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Home>Don’t Blame Twitter—How TMI Can Kill Any Relationship

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Don’t Blame Twitter—How TMI Can Kill Any Relationship

Online Dating
The old prohibition against “kissing and telling” carries tremendous weight in a society where reputations can be destroyed in 140 characters or less. Numerous celebrities have damaged their public image by providing too much information (TMI) online about their love lives. Even for those of us who are not famous, the consequences of over-sharing online can be equally severe.

Posting to social media provides instant gratification and a universal platform for sharing our thoughts, feelings and opinions. But with immediate gratification comes immediate consequences. Revisiting some timeless rules of etiquette, revamped for the digital age, could save both your reputation and your relationship:

Old Relationship Rules for New Media

  • Remember who’s reading
    Don’t forget who might be reading your posts—friends, family, your boss and even prospective partners; don’t risk losing their respect. Locking down your privacy settings can help, but the digital grapevine has kinks and can be as damaging as the traditional one.
  • Avoid online “locker room” talk
    Whether you are male or female, bragging about your sexual exploits is tacky. Even if you don’t “name names,” people often know who you are talking about.
  • Friends don’t let friends post drunk
    Make sure you are clear and sober before you post anything.
  • Don’t take compromising photos of yourself
    You never know when and where they’ll pop up.
  • Don’t post compromising photos of others
    Before you upload or tag a photo of someone else, ask yourself if the person would find it embarrassing, incriminating or even unflattering; posting inappropriate pictures of others makes you look like a jerk. If in doubt, ask permission before posting the picture.
  • Beware the “Relationship Status” button on Facebook
    A seemingly simple classification system—Single, In a Relationship, Married, etc.—can be surprisingly complicated to navigate (especially if your relationship is in flux). There’s even a classification called “It’s Complicated.” But anyone you are dating is likely to be sensitive to if and when you update this all-important component. You don’t technically have to list your relationship status, but even that can raise questions. There’s no perfect solution, just be aware of what you are trying to communicate and how it could be interpreted.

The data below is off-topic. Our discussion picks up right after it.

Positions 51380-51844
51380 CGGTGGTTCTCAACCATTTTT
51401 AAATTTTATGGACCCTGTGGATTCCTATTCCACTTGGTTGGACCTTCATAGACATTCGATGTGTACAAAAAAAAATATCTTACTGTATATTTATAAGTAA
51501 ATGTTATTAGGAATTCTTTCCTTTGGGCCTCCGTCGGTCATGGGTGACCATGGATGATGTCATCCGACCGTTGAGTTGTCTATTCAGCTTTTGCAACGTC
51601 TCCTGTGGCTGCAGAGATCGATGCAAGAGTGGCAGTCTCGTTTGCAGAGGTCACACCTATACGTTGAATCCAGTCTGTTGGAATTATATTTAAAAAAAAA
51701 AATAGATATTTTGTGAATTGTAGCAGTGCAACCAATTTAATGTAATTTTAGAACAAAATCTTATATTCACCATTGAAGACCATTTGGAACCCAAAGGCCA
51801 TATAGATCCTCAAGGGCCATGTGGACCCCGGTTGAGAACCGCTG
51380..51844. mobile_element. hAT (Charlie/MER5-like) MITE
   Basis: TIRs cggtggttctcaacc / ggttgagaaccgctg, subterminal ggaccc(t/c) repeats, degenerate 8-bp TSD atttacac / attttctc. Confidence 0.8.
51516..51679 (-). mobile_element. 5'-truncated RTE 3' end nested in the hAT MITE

• Save the pillow talk for pillow time
    Reserve pet names and private messages for private outlets.
  • Don’t use social media as a weapon of revenge
    Slamming a bad date or an ex online smacks of poor taste—and insecurity.
  • Acknowledge the immortal nature of the internet
    Remember and respect the everlasting nature of things posted online.
  • Don’t use social media to harass, ridicule or intimidate an ex or anyone else
    Your words can wound … and you could potentially face a lawsuit.
  • Never use social media to notify your partner about a shift in your relationship
    This is not junior high. If you want to break up with someone, summon your courage and do it the old fashioned way—in person.
  • Take a time-out
    Don’t be too hasty in posting your thoughts, especially if you are angry.
  • Don’t be a stalker
    Yes, people “lurk” a little on social media—just don’t spend all day peering in someone’s virtual window, especially if you aren’t close to the person in real life.
  • Avoid making new online ties with your exes
    If you are in a serious relationship, it is probably best to break all online ties with your exes. At the very least, avoid establishing new online connections or communications with them.
  • If you really must communicate with an ex, make sure your partner is aware
    Don’t engage in covert communications with an ex; you may leave a digital trail resulting in broken trust.
  • Make joint decisions with your partner about the type of information you will share online
    If you are in a relationship, discuss with your partner what topics about each other or your relationship are taboo for sharing online, then stick to those guidelines.
  • Gauge your online instincts with a “real-life” test
    It is easy to be a little brazen online since you are relatively shielded from real-world confrontation; ask yourself if you would communicate the same way face-to-face.
  • Unplug once and a while
    Excessive preoccupation with anything can become unhealthy—especially if it makes your partner feel neglected. Take an occasional break from social media to make sure you aren’t addicted.

Social media is meant to bring people together, not drive them apart. But the same relationship rules that apply everywhere else—respect, good manners and discretion—also apply to social media interactions.